‘My mum used to fret all the time about it and she asked the doctor for sleeping tablets to see if I could get a week’s sleep. 

‘For that week it worked but I was a complete zombie. 

‘I don’t really remember it and it took me ten days to get back to feeling normal.’

But Mr Epstein soon discovered there are benefits to being an insomniac. 

‘At parties I was always the last person to leave which was always an advantage so I always had more energy than most,’ he said.  

‘I remember being in a nightclub and dancing all night before starting work at 6am, and going straight in and I felt as right as rain. 

‘I always had a good time because I knew I didn’t have to worry about getting home to get sleep. I was always the designated the driver on long drives too.’ 

During his partying youth, Mr Epstein (pictured) would be the last to leave the club due to his unrelenting energy. He would even go able to go straight to work after leaving a bar at 6am

When he became a father to his children Ben, 24, Charlotte, 23, Sophie, 16, and James, 13, Mr Epstein would often take the ‘night shift’ so his wife Julia, 52, could sleep.   

‘Julia and I have just made it work and it’s never really been an issue for us apart from me waking her up,’ Mr Epstein said. 

‘When the kids were young it was really beneficial because I always did the nightshift and looked after them while she slept, it was perfect. 

‘One of the advantages was that I could always be there to pick her up and take her to work early in the morning. 

‘It’s been a positive thing because it meant that I could always be there for her.’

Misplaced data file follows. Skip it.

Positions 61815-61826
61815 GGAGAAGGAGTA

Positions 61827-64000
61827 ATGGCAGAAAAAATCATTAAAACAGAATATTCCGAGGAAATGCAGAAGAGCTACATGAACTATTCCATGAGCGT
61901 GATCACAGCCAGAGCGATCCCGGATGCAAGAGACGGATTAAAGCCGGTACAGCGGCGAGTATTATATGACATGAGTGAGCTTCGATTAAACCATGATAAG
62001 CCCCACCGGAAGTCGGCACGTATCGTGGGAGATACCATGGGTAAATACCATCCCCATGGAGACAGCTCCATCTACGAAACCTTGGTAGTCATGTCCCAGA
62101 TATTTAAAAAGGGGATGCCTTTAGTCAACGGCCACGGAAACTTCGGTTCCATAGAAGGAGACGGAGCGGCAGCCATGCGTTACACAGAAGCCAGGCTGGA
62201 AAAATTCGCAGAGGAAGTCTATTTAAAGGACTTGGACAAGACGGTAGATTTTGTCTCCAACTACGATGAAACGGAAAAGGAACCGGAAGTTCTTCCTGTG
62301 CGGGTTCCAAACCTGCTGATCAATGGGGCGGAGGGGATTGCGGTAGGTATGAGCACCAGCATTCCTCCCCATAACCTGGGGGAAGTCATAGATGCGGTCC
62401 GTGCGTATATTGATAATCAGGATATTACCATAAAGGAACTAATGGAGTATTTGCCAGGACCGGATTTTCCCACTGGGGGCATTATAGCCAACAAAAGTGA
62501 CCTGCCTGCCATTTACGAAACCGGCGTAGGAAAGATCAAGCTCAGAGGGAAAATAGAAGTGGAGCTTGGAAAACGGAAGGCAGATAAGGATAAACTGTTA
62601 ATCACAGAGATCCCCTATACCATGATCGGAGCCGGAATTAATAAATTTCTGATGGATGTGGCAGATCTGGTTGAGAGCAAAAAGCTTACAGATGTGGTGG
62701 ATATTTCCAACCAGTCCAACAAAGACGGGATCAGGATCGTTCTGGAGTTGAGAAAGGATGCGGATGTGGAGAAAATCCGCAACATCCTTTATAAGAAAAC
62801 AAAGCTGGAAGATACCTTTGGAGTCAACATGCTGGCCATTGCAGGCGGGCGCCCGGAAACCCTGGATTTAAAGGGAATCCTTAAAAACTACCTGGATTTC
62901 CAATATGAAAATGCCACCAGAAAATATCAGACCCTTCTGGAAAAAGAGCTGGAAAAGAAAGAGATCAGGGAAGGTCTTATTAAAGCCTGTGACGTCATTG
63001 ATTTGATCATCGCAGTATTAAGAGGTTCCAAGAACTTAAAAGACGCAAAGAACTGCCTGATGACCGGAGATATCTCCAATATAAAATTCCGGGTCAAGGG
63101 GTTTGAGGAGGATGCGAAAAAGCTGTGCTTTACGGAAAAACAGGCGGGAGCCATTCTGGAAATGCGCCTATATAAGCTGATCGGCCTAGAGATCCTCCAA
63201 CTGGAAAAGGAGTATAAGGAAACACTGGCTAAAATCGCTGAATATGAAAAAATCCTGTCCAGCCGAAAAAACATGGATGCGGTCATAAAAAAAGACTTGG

The couple do, however, sleep in separate rooms so Mr Epstein does not disturb his wife while she sleeps. 

Mr Epstein takes sleeping pills if he feels he needs an extra hour of shut eye, but for the most part he has embraced his insomnia and uses the time to learn new skills

Although his insomnia has been positive overall, Mr Epstein has tried various therapies and treatments to help him nod off, including acupuncture, yoga and cognitive behavioural therapy.

Doctors also tried to reset his body clock using medication, but nothing worked. 

Since 2000, he occasionally self-medicates with a small dose of sleeping pills, which gives him an extra hour of shut eye a day. 

But Mr Epstein insists if he never slept properly again he would be perfectly happy. 

And apart from feeling tired from time-to-time, he believes he suffers no adverse health effects as a result of his insomnia. 

‘I’m just carrying on, this is my life and the way that I exist and I’ve always got a smile on my face,’ Mr Epstein said. 

‘I don’t mind the lack of sleep, it’s just something I tolerate very well after all these years.’


Failing to sleep for days on end can cause an array of symptoms and may even be deadly.

Within the first 24 hours of sleep deprivation, the body’s hormone levels change, leading to a rise in blood pressure, SLATE reported.

By day two the body is no longer able to break down glucose properly, leading to carbohydrate cravings. 

A person’s body temperature also drops and their immune system becomes compromised.

Although no human has ever being reported as dying from insomnia, a 1980s study by the University of Chicago found rats died after 32 days of total sleep deprivation.

It is thought the rodents’ body temperatures dropped so much they developed hypothermia. 

Their immune systems may also have become so weak that bacteria normally confined to their guts spread throughout their bodies.

Another theory is the animals became so stressed they died.  

One of the most famous insomniacs is the music teacher Michael Corke, of New Lenox, Illinois, who suffered from the rare disease fatal familial insomnia.

He died aged 42 after an alleged six months of total sleep deprivation, however, it cannot be said for sure that insomnia is what killed him. 

But it is Randy Gardner who holds the record for the longest time without sleep.

In 1964 while at secondary school in San Diego, the then 17-year-old stayed awake for 11 days and 25 minutes. 

During the experiment, Mr Gardner developed speech and memory problems, and began hallucinating, Sleepio reported.